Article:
5 Women CEOs Discuss Diversity and Representation in Cannabis

July 10, 2020

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5 Women CEOs Discuss Diversity and Representation in Cannabis by Patricia Miller

Since the inception of Cannabis & Tech Today, we’ve spoken with industry-leading female entrepreneurs to discover their secrets for success. In this exclusive panel, they share their concerns, their advice, and their experiences as some of the first women to pioneer the space.

What’s one of the biggest issues you would fix in the cannabis industry?

Shanel Lindsay is the inventor of the NOVA decarboxylator and the founder of Ardent Cannabis. Image courtesy Shanel Lindsay.

Founder and President of Ardent Cannabis Shanel Lindsay:

Recently, a big report came out showing that acetaminophen is the leading cause of one out of every three liver failures in the United States. When that came out I thought, “Wow, I’m glad I didn’t take that route [for pain management].”

When I think about that, when I think about how many women could be benefiting from cannabis for pain relief… Also, I’m a lawyer and in the law field, I saw a lot of women who use alcohol to relax. And a lot of women who use pills, like benzos, and I’ve seen it have a very negative impact on a lot of women’s lives. 

I look at the alternative, which would have been cannabis for them, and being able to use edibles or topicals or teas to get that same relaxation and anxiety relief.

I think that’s an area that isn’t really being serviced in the industry right now.

Founder of Sensi Vapes Tara Jane Forrest:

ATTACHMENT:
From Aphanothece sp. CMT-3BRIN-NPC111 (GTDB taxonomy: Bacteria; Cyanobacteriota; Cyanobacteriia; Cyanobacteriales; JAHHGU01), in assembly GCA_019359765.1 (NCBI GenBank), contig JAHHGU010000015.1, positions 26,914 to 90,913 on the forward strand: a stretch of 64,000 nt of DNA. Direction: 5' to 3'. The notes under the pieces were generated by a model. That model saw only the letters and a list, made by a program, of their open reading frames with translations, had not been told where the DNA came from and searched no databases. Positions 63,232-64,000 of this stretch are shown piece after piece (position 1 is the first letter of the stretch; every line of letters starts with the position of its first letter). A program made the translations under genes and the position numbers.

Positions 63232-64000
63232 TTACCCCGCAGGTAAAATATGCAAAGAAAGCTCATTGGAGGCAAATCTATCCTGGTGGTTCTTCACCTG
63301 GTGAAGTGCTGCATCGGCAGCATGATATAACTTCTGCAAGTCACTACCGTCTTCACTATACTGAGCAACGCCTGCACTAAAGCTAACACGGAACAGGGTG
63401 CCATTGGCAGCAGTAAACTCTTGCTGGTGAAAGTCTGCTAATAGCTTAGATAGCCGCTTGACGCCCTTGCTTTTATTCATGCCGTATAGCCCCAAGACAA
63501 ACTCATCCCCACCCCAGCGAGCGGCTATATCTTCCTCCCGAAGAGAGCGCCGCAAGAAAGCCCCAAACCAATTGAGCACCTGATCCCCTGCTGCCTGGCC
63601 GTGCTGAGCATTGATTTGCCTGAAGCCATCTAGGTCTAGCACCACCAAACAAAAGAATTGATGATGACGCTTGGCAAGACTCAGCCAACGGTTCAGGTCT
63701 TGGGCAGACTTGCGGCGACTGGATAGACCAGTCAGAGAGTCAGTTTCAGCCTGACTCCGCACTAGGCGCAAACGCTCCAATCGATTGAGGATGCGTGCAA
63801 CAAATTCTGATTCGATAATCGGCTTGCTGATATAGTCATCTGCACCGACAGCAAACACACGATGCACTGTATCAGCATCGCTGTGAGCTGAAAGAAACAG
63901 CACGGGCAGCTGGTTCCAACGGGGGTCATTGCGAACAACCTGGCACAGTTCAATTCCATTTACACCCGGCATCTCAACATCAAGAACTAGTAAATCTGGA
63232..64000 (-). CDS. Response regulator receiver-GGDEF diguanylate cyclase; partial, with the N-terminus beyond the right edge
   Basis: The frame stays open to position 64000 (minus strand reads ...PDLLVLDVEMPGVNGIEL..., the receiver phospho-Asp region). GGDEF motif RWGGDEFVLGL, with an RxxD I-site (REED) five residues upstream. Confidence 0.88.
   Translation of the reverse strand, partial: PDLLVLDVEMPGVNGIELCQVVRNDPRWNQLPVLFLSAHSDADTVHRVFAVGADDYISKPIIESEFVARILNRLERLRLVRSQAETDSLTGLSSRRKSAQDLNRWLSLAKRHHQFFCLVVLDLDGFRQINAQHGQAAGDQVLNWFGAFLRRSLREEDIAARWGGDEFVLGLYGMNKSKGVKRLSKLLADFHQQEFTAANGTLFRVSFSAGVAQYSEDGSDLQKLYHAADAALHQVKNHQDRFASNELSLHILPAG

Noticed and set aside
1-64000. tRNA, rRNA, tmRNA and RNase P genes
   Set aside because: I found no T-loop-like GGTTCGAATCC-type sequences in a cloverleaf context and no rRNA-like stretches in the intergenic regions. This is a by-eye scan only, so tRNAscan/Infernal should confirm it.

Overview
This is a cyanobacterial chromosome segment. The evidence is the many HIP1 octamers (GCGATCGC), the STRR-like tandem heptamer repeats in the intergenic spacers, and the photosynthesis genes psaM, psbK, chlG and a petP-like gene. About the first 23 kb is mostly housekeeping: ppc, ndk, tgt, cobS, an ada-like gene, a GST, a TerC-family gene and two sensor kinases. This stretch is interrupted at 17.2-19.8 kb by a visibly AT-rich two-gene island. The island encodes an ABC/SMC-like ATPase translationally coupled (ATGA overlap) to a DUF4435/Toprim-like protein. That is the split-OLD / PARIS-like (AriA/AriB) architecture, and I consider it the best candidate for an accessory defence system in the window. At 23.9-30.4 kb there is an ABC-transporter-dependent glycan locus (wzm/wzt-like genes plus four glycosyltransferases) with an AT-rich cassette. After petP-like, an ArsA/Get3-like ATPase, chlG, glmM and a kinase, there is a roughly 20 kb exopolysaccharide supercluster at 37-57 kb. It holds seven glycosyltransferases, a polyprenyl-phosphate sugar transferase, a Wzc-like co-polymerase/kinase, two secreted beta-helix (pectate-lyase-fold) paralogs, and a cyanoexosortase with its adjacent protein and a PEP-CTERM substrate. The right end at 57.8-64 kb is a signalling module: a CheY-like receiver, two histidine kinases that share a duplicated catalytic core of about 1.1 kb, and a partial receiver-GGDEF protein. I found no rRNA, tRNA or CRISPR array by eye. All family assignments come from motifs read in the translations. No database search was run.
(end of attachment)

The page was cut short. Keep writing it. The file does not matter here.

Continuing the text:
I would say it would be to allow banking for cannabis companies. And the reason why isn’t for existing businesses to have a way of collaborating and not feel the need to remain black market, but it’s more for other individuals who want to join the community of cannabis companies who may not be able to self-fund.

To have women, people of color, minorities joining the cannabis industry, funding needs to be made available, and the only way to do that is by first passing [the SAFE Banking Act] in Congress and changing the banking regulations. 

What might the public not understand in terms of the current state of diversity within cannabis?

Founder and CEO of Minorities for Medical Marijuana Roz McCarthy:

If you did a survey of board members for the top 25 cannabis companies globally to find a person of color, you may find five. You see very few people of color and women of color in executive decision-making, officer, or board positions. 

What I’m trying to bring to the table, not only for the public, but more importantly to our cannabis community and industry, is that we’re no different than the Nikes, the Deltas, the Uniteds, the Coca-Colas, and their commitment to diversity and inclusion.

And it should be even more so for cannabis, because this industry was built on the backs of black and brown people who have gone to jail. They were the pioneers. They were the ones that basically took the risk and said, “Hey, I want to try to feed my family.”

It was illegal, but that whole model of doing business is not far from what you see now in regard to business.

Co-founder of Supernova Women Nina Parks: